Latest News in Biostatistics
No, a Negative Coronavirus Test Does Not Mean You Can Safely Socialize
- November 10, 2020Source: Elemental
As people in the United States ponder how to safely reunite with family for Thanksgiving, a new study that includes data from offshore oil rig workers could help clarify the best strategy.
- October 21, 2020
Scientists have long understood that genes play an important role in a person’s smoking behavior, and a new genome-wide association study by Yale and U.S. Department of Veterans Affairs (VA) researchers is helping to explain why some people start to smoke, while others are able to quit.
- October 09, 2020Source: Story Map on ArcGIS
Adequate COVID-19 testing services are essential for combating the worldwide coronavirus pandemic. In the United States, the number of testing sites has grown dramatically in the effort to provide a universal and uniform availability of tests to all regions of the country. However, different communities still experience disparate levels of access to testing.
- September 08, 2020Source: CT Mirror
Much of the contemporary discussions on racial representation and minority empowerment have been focused on increased participation in politics, higher education, and the workforce. A facet that warrants increased public scrutiny is the lack of minority representation in randomized clinical trials, which plays a critical role in perpetuating health inequities. Today’s clinical trials fail to represent the rich diversity of this country, which effectively tailor promising treatment options to non-Hispanic whites due to study over-representation.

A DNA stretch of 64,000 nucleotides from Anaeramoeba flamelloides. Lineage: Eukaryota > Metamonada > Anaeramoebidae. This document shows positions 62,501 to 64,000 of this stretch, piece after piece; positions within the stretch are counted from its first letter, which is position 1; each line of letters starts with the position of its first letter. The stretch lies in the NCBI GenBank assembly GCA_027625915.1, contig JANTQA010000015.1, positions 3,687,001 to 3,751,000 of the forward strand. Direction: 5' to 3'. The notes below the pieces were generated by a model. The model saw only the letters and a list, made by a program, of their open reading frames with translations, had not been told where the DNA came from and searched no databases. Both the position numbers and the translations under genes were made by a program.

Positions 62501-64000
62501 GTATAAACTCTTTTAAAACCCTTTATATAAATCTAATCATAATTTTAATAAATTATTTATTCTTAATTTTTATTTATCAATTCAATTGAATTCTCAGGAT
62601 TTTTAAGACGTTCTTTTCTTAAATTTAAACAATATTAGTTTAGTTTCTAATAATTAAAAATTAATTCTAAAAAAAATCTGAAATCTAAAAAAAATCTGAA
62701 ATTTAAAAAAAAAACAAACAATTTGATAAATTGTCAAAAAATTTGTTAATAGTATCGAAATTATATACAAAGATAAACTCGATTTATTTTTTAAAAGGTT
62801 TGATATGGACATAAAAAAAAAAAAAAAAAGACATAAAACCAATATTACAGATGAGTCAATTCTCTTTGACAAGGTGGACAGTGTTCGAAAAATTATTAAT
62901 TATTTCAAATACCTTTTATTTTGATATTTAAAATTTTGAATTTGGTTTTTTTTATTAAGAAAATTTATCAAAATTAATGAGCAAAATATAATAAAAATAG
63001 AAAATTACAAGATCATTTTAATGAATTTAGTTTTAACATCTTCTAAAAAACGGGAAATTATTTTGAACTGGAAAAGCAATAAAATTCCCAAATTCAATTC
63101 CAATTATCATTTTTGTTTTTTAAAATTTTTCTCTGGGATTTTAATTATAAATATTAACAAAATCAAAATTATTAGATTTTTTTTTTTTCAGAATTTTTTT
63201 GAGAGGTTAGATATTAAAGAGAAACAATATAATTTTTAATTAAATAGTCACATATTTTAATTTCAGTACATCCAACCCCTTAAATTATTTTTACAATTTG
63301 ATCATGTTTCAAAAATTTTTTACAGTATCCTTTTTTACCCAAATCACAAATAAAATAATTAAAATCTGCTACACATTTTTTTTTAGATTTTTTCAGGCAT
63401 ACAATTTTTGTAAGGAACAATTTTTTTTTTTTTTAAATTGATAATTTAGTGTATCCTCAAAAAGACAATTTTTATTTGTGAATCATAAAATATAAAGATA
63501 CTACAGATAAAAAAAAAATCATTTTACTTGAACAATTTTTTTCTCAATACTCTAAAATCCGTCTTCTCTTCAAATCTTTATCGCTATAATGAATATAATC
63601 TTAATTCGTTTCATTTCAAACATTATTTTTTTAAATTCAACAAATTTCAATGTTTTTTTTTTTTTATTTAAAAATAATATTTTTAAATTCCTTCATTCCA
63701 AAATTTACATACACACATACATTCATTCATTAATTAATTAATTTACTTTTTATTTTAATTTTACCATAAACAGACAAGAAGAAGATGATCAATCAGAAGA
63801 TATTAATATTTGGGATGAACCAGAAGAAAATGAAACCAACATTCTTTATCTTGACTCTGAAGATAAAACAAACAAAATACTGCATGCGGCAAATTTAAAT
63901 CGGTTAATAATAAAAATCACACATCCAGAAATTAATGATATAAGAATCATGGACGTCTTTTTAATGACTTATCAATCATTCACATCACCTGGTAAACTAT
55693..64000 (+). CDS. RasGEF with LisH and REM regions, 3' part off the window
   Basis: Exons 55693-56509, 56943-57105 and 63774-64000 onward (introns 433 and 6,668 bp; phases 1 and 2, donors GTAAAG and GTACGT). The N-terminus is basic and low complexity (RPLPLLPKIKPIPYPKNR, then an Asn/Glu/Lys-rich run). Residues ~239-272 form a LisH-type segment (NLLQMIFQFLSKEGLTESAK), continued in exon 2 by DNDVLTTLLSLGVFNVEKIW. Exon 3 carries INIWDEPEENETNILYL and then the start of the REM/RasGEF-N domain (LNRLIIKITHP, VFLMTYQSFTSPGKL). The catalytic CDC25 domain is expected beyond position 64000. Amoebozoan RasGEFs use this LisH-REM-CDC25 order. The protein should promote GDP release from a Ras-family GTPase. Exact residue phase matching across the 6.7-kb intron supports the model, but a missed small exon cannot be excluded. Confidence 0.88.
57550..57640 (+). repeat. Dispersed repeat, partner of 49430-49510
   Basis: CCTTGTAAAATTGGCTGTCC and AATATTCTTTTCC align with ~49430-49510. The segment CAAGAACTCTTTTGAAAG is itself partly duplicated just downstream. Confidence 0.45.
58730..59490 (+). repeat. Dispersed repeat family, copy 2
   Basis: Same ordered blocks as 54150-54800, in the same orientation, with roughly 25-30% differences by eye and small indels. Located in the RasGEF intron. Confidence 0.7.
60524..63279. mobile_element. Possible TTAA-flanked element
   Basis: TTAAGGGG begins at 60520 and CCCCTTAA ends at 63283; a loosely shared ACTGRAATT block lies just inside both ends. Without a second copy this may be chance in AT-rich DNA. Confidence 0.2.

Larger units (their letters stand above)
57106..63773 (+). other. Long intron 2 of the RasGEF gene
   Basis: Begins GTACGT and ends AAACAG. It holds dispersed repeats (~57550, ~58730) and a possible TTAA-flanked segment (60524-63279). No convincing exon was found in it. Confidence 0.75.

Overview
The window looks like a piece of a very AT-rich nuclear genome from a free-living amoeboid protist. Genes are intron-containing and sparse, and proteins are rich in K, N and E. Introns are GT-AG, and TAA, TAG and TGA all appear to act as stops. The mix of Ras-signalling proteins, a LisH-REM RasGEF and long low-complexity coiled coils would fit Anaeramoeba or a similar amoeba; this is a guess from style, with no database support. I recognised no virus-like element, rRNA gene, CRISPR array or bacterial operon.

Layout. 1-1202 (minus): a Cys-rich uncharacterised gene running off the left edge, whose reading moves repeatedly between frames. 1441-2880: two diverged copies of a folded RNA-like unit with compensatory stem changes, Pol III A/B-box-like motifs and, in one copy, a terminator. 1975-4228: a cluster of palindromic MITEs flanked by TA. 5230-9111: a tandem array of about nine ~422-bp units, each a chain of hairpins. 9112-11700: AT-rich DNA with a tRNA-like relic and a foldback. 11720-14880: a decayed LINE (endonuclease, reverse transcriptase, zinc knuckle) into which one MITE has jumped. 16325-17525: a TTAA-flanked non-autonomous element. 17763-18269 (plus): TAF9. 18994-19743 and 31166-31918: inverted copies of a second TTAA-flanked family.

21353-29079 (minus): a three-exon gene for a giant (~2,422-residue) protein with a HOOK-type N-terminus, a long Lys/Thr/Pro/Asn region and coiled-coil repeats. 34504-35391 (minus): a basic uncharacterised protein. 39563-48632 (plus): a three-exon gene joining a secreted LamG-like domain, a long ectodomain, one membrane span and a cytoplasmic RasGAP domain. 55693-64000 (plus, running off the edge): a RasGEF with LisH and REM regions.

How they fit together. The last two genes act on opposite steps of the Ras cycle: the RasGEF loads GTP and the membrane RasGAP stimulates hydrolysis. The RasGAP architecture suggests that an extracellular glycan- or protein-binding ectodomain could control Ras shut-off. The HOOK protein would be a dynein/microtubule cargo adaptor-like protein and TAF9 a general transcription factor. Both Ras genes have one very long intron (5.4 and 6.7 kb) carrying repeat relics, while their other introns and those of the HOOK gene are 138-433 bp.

- August 27, 2020Source: Virtual Science Cafe
How do we trace the origins of viral outbreaks? How do viruses change hosts? What can evolution tell us how long a recovered person will be immune before reinfection? And how do a marine biologist and a fungal geneticist end up working together on virus evolution?
- August 24, 2020Source: Stat News
Recent reports have suggested that Covid-19 has become markedly less lethal in the United States. Our analysis of death rates and infection fatality rates from Arizona, the U.S. as a whole, and New York City shows it isn’t, indicating that public health measures to reduce infections should not be relaxed.
- July 27, 2020
Yale faculty members Drs. Xin Zhou and Donna Spiegelman at the Center for Methods in Implementation and Prevention Science and Department of Biostatistics at the Yale School of Public Health, along with colleagues from several other universities, including lead author Dr. Davaasambuu Ganmaa of the Harvard T. H. Chan School of Public Health, published findings last week in the New England Journal of Medicine, demonstrating that vitamin D supplementation does not lower children’s risk of TB infection.
- July 09, 2020Source: YaleNews
A “falls care manager” worked with the patients and their physicians to identify risk factors for falls and fall-related injuries. The falls care managers also created care plans to reduce these risk factors.
- June 30, 2020
Three senior professors who made substantial contributions to their scientific fields and provided many years of service and leadership at the Yale School of Public Health are retiring on July 1.